Terms used to describe Internet and video game addiction continue to grow
What should we call it, and why can’t we all agree?
Recognizing a problem with the way your son, daughter, spouse or co-worker interfaces with digital media, you turn to the Internet for information. But what do you search for? In the past several decades, the terms used to describe the behaviors associated with problematic digital media use has grown depending on whose examining, researching, describing and writing about the issue. Today, the number of terms used to describe this cultural phenomenon are growing exponentially.
At present, the following identifiers are being used to describe this ever evolving behavioral concern:
- Internet Addiction Disorder (IAD)
- Internet Addiction (IA)
- Internet dependence
- Internet abuse
- Internet Use and Gaming Disorder (IGD)
- Internet Gaming Disorder (IGD)
- Gaming addiction
- Problematic digital media use
- Problematic Internet use (PIU)
- Problematic computer use
- Problematic video game addiction
- Compulsive Internet use (CIU)
- Technology addiction
- Video game addiction
- Facebook addiction
- Cell phone addiction
- Smart phone addiction
- Cyber addiction
- Virtual addiction
- Virtual reality addiction
To further muddy the water, people are using specifiers as a way to drill down to the exact addictive behavior with terms such as:
- World of Warcraft addiction
- Minecraft addiction
- League of Legends addiction
- iPhone addiction
The multitude of ways, terms and labels people are using to describe these behaviors makes it difficult to share research, and find answers. One generally accepted idea is that all of these terms falls into the category of behaviorally based “process addictions.” But what if the use doesn’t rise to a level of addiction, and it’s simply problematic? Clinicians, researchers, and other professionals also disagree on whether the behavior is actually an addiction, rather, they argue it may actually be an anxiety disorder.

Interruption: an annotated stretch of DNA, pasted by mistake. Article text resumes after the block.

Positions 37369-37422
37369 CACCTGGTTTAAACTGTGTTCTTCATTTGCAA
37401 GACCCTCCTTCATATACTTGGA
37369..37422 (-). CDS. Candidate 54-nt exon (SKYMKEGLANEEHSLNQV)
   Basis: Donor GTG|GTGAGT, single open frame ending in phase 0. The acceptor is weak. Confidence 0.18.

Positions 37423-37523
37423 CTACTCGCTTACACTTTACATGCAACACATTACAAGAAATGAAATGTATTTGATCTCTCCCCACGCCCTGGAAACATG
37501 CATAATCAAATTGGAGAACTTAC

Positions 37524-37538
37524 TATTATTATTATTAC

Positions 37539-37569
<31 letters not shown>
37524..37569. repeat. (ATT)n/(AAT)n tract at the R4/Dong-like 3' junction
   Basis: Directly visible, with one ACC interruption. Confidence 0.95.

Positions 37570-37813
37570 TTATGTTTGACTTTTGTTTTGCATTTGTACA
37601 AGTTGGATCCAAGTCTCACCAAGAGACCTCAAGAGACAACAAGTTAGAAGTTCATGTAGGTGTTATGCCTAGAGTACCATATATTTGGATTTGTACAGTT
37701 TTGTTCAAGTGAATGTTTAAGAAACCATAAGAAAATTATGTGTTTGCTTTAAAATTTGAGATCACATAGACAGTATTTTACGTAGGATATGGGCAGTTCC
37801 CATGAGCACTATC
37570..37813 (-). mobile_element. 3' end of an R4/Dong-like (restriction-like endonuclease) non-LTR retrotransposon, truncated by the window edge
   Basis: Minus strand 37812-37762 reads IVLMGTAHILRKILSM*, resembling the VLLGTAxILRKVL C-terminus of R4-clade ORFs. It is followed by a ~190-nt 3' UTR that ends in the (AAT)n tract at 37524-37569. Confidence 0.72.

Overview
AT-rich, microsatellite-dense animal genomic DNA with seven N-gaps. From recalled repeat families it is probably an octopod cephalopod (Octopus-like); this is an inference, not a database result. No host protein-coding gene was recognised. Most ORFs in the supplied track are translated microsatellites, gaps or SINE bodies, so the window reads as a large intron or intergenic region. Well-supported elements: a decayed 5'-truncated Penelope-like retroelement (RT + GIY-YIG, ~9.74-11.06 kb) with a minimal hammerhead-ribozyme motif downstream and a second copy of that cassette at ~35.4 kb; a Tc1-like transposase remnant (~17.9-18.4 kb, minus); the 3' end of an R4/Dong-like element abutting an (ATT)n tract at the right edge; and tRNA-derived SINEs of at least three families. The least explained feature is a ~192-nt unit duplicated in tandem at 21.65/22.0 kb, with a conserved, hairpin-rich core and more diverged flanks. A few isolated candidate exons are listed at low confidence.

Although we’d like to see the number of terms simplified for discussion, research, information sharing, and so forth, we are not concerned about labeling our clients. No matter what you call it, at reSTART, we believe any use which negatively impacts your life is unsustainable over time. That is something we can all agree on. For example, if your personal life goal is to go to college, get a degree in engineering, and you spend too much time engaging with digital media and it rises to the level of [insert desired term here], this level and type of engagement becomes unsustainable as it interferes with your own life goals and personal vision. Therefore, what matters most is not what we call it, but how we work together to connect you with what matters most to you–living the life you’ve designed for yourself.